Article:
di Vishal Patel
In an effort to drive sustainability and combat climate change, the European Union has introduced the Corporate Sustainability Reporting Directive (CSRD). This new regulation builds upon its predecessor, the Non-Financial Reporting Directive (NFRD), and brings about significant changes that impact organizations, procurement groups, and finance leaders. Below, we explore the key aspects of the CSRD, its implications, and outline specific timelines for organizations.
The CSRD aims to enhance sustainability reporting and disclosure requirements for organizations operating within the European Union. It introduces several amendments to the NFRD and expands the scope of reporting obligations to foster greater transparency and comparability.
From 2024 onwards, 50,000+ companies in the EU have to comply with the CSRD reporting requirements. Subject to certain exemptions, CSRD will apply to entities that fulfill two of the three requirements below:
Even though the UK is not part of the EU, CSRD will impact some UK-incorporated companies.
The CSRD is expected to be implemented in stages, with a phased approach based on company size and type. While specific timelines may vary, organizations should start preparing for compliance as early as possible. Non-compliance with the CSRD can result in financial penalties, reputational damage, and potential legal repercussions.
The CSRD represents a significant step towards fostering sustainable practices and increasing transparency within organizations. As the regulation comes into effect, organizations, procurement groups, and finance leaders must understand their roles and responsibilities to ensure compliance. By embracing the CSRD’s requirements, organizations can not only meet regulatory obligations but also build trust, enhance stakeholder relationships, and contribute to a more sustainable future.
We know that the Corporate Sustainability Reporting Directive (CSRD) is a significant step towards driving sustainability and combating climate change in the European Union. The new regulations will require all large companies to report their sustainability performance, including carbon emissions and energy consumption, in a standardized format. Companies will need to start preparing for the changes immediately to ensure they can meet the reporting requirements by the deadlines.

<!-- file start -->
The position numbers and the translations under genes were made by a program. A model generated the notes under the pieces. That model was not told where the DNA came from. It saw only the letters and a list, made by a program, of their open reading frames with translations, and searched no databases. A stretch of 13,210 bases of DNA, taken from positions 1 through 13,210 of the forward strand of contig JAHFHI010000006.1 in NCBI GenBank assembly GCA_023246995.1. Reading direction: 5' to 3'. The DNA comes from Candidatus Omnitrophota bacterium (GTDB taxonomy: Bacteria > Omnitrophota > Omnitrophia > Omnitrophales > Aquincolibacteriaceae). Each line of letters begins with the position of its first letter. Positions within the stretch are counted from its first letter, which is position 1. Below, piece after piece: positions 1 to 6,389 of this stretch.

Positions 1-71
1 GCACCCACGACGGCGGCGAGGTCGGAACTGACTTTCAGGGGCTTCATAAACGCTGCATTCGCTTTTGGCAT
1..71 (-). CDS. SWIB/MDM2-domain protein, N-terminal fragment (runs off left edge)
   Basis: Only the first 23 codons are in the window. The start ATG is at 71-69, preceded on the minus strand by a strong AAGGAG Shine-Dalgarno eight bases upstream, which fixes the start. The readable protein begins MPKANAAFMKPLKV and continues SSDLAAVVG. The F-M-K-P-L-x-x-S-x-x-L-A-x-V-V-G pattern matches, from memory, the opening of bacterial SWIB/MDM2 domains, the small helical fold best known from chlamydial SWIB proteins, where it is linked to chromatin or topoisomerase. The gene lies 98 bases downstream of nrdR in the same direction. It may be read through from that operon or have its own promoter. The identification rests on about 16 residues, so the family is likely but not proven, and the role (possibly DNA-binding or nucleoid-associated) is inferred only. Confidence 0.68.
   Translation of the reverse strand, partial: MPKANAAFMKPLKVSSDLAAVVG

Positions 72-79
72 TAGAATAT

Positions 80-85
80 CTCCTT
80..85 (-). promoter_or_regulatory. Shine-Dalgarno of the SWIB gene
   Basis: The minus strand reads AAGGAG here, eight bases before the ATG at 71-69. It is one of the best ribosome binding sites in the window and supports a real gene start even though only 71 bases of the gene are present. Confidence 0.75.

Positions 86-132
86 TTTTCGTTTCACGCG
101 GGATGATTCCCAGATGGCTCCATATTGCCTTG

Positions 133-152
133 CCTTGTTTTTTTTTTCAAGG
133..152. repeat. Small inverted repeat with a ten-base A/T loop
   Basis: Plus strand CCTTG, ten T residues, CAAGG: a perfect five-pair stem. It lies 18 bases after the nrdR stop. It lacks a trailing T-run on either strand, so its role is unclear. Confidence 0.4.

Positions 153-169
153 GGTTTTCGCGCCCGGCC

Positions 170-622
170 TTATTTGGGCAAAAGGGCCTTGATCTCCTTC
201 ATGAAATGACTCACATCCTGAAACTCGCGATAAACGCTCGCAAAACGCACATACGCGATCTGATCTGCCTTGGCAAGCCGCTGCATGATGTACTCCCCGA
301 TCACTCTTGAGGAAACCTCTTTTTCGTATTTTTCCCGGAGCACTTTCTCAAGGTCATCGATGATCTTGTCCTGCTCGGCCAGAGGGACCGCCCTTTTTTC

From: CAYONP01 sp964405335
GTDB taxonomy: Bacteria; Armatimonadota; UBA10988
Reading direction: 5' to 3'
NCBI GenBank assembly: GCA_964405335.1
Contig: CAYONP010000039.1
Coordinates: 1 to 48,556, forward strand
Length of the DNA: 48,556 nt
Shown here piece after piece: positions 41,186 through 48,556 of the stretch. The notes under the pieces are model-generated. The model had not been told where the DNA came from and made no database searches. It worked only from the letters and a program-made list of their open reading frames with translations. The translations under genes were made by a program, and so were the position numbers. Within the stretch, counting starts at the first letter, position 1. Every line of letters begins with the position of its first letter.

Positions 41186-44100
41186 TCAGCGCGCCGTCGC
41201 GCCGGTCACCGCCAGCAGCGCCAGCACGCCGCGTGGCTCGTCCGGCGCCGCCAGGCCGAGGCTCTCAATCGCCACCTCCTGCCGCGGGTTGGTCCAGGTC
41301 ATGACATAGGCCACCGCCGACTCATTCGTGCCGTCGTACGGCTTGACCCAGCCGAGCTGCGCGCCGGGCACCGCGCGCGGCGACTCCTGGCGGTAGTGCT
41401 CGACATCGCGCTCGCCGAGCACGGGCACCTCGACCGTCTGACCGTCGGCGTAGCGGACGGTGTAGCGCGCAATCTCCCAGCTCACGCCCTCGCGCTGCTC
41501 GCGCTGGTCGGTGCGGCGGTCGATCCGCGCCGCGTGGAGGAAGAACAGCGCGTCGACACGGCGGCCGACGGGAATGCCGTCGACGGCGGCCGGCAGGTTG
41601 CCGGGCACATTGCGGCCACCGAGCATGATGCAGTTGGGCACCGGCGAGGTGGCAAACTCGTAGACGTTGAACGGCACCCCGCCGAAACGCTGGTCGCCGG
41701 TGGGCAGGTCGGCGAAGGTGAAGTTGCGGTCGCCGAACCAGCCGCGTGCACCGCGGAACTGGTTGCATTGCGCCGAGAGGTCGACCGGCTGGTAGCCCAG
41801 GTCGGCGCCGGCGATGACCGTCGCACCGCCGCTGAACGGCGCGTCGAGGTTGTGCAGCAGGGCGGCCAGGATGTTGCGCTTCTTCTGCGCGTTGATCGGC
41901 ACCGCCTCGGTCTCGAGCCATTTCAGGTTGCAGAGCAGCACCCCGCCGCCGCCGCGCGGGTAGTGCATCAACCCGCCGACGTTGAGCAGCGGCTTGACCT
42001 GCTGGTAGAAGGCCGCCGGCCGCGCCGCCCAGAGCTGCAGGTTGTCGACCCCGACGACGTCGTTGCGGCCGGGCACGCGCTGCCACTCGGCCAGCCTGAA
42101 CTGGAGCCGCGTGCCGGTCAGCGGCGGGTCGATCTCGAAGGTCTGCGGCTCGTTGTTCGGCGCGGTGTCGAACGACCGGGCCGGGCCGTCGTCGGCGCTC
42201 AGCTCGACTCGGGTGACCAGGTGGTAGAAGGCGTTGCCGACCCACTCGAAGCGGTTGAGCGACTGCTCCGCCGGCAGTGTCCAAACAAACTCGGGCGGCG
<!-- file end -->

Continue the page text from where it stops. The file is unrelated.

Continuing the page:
With Ivalua’s Environmental Impact Center (EIC), organizations can build meaningful and transparent emission reduction initiatives. By utilizing reliable data to generate emission baselines and collaborating with suppliers, the EIC is committed to creating a sustainable supply chain. This allows Procurement and Supply Chain departments an important opportunity to contribute to corporate sustainability goals.
Check out Ivalua’s Environmental Impact Center to learn more about how Ivalua can help you manage supply chain emissions and drive sustainability in your organization to meet regulatory compliance.
Vishal has spent the last 15 years in various roles within the Procurement and Supply Chain technology market. As an industry analyst, he researched and advised organizations in various industries on best and innovative practices, digitization and optimization. He brings a thorough understanding of market trends and digital technologies that can help enterprises be more effective with their Procurement and Supply Chain strategies. He works to ensure that organizations are empowered with technology platforms that enable flexibility, innovation, and agility.
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